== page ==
How high-tech market rules have shaped Apple and Samsung's strategies
High-tech markets have their own unique set of competition rules, writes Julian Birkinshaw, professor of strategy and entrepreneurship, London Business School.
Which company will win the battle for smartphone dominance in 2014? The latest data, released last month, showed Apple leading in the US (42% share), with Samsung ahead in the UK (58% share) and, indeed, most other markets. Others (notably Microsoft and BlackBerry) are struggling to get a look-in.
Why do we talk about the battle for "dominance" in smartphones? In most industries - cars, financial services, soap powders - we expect to see large numbers of competing companies, often with quite similar market shares. But in the high-tech world, it is quite normal for one company to completely dominate - think of Intel in microprocessors, Cisco in routers or Microsoft in personal- computing software.
These high-tech markets have three distinctive features that allow the strong to get stronger. First, they are characterised by what economists call network effects - the idea that something becomes more valuable when more people use it.
Take, for example, the exponential growth of Facebook, which became more attractive as more people signed up. It's the same with developers - they all want to put their apps on the iTunes Store because it has the most users, which in turn helps it to attract more users.
Second, there are significant switching costs between products, and customers get locked in. If I want to trade in my Dell laptop for an Apple machine, I can expect many days of grief as I get used to the subtle differences between the two operating systems. If I want to change my soap powder, or even buy a different make of car, the costs of switching are much lower.
If I want to change my soap powder, or even buy a different make of car, the costs of switching are much lower.
Third, the value in high-tech products is mostly in the software, and the great thing about software is that the variable cost of making it is zero. So, once Apple has developed its new operating system, it has an incentive to get it into as many people's hands as possible: whatever they pay goes straight to the bottom line.
Put these three points together, and it's easy to see how some markets end up being completely dominated by one company, with the strong getting stronger and the marginal players being elbowed aside. Moreover, it isn't necessarily the "best" product that wins in this world: VHS pushed out Betamax in the videotape market, and Microsoft dominated Apple in PC operating systems; both cases where, arguably, the inferior product won out.
All of this helps to explain the strategies we see the smartphone companies using to gain control of their market. The operating system (Android, iOS, Windows) is the heart of the product, so to attract more users to their system they are building "ecosystems" of suppliers, app developers and mobile operators around it. They are also seeking to control their channels to secure their market share - hence Microsoft's acquisition of Nokia.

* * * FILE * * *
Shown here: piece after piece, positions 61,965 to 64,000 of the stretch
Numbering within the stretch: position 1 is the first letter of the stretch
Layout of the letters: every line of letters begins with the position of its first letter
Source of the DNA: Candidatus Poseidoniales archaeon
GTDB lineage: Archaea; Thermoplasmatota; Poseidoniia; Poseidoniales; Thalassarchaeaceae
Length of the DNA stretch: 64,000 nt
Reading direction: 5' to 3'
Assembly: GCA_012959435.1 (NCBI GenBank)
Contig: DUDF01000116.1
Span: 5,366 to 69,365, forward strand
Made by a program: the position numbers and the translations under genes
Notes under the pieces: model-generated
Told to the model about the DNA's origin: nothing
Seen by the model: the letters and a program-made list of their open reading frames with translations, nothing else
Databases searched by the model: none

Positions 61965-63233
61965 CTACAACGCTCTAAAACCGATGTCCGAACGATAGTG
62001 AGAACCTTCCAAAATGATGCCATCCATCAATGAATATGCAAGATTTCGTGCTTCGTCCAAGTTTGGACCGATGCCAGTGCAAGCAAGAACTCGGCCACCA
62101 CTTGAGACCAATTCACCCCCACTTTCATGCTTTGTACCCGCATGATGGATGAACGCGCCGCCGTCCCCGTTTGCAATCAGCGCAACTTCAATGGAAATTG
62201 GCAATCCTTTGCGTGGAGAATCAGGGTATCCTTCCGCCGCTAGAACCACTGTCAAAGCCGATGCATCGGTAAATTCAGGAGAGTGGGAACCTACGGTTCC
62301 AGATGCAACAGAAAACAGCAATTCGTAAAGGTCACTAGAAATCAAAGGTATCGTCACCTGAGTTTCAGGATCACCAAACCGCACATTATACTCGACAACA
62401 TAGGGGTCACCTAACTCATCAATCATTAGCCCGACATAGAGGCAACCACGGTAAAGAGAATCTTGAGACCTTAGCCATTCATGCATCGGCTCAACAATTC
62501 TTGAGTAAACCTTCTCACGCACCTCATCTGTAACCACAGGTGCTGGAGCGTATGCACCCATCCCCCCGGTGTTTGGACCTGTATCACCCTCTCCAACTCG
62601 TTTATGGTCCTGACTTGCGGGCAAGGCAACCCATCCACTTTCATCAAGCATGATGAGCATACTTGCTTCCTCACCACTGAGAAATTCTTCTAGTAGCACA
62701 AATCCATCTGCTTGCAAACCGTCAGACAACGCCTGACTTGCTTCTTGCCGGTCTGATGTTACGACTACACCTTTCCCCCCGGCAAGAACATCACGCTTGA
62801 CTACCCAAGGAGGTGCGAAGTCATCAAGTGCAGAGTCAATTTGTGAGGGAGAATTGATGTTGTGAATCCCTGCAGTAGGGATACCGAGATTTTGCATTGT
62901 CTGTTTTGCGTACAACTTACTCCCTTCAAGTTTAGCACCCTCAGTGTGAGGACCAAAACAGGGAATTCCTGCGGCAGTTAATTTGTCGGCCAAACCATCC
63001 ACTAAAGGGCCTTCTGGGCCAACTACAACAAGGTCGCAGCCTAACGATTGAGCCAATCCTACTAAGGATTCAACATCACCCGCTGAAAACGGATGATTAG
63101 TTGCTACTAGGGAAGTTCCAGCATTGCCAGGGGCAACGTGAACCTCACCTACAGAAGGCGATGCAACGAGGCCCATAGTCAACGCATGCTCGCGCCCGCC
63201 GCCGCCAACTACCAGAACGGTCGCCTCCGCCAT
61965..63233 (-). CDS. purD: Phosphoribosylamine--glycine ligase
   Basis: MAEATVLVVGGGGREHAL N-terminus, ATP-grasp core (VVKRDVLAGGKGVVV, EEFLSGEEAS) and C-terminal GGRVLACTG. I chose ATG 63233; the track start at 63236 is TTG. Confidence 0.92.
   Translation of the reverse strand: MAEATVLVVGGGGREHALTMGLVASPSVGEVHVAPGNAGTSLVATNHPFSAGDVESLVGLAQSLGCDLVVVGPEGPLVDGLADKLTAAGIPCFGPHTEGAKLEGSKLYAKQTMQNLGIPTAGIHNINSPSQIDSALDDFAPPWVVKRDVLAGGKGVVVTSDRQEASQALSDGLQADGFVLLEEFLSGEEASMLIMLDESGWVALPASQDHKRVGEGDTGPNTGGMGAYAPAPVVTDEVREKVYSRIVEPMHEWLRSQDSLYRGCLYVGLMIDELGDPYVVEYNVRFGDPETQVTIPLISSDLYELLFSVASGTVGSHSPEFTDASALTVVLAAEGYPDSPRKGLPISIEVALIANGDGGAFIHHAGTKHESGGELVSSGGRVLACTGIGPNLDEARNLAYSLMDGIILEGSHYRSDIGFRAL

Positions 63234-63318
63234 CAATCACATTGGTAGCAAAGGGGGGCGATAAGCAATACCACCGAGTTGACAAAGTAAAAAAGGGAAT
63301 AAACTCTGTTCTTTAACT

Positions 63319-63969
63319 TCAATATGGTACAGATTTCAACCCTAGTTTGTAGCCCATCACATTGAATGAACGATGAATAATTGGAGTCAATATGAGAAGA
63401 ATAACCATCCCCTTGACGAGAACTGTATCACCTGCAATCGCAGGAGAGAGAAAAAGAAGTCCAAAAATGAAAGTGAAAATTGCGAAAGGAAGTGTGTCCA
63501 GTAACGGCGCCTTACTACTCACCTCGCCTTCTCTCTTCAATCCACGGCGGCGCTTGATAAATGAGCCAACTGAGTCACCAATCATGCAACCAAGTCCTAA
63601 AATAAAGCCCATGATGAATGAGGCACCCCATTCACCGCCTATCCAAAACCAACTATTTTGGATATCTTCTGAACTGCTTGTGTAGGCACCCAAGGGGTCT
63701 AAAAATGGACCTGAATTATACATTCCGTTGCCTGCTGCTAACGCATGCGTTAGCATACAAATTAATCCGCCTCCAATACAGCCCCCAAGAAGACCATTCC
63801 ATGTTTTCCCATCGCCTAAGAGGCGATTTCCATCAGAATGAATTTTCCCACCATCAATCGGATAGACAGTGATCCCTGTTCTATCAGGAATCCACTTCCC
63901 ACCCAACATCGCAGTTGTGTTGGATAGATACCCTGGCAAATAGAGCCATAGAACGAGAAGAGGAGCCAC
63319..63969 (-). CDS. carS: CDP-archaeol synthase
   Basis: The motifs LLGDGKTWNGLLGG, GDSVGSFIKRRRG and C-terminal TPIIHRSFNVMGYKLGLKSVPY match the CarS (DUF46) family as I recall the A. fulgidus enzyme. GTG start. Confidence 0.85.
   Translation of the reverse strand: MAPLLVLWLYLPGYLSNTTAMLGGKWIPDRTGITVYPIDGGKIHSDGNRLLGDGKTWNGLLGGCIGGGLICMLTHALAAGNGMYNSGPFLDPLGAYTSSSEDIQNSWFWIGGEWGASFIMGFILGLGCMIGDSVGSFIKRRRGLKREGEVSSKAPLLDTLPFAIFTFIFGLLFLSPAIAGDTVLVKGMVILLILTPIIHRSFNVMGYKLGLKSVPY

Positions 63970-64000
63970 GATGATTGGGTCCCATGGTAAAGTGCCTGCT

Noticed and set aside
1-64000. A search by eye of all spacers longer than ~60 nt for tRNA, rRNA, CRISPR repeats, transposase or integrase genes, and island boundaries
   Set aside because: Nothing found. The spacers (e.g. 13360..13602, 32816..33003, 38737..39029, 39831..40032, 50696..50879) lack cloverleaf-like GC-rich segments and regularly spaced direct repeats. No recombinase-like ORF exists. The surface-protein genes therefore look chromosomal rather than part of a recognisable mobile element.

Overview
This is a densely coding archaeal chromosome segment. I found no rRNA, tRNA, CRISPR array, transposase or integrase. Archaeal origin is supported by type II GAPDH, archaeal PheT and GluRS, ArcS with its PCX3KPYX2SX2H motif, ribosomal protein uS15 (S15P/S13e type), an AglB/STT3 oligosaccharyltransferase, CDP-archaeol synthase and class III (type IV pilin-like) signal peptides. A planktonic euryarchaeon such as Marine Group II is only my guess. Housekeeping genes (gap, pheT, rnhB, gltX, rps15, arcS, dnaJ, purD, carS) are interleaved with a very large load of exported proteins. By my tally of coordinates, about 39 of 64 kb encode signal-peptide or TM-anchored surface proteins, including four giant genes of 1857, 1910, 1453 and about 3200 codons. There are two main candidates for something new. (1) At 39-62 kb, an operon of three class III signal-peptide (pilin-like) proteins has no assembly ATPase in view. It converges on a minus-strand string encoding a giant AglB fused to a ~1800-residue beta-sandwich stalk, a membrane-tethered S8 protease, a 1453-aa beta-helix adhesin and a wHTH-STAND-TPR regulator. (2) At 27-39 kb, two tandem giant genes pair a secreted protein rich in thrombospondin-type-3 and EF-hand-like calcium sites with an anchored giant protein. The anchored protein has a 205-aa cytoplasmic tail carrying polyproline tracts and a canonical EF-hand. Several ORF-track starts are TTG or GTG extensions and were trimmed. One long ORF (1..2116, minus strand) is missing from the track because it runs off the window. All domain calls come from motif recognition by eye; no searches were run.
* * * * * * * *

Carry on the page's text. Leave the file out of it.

So what will happen to the smartphone industry in 2014? There is no way back for BlackBerry or other lesser operating systems, such as Symbian. However, in terms of overall winners, history doesn't tend to repeat itself exactly. The switching costs between smartphone operating systems are falling, so we may end up with two or three players co-existing.
There is also another lesson from the PC industry that we shouldn't forget, namely that the "open" architecture created by Microsoft, Intel and IBM ultimately attracted more followers than the "closed" system of Apple.
So, here is my prediction: the Android operating system will continue to grow (through Symbian, LG, HTC and Motorola), because increasingly it does everything Apple can do, and at a lower cost to users and app developers. Apple will retain a loyal, but gradually dwindling, customer base - it will continue to be cool, but its best days are behind it. And what about Microsoft? Just as it did with the Xbox, I expect it to continue to throw money at the problem, gradually building up sufficient market share to become a profitable third player.
High-tech markets like smartphones don't follow the traditional rules of competition - they operate according to the logic of "increasing returns" to scale, where the strong get stronger. By understanding these different rules, you can make much better sense of the strategies of Apple, Google, Microsoft and the like.
This article was first published on marketingmagazine.co.uk
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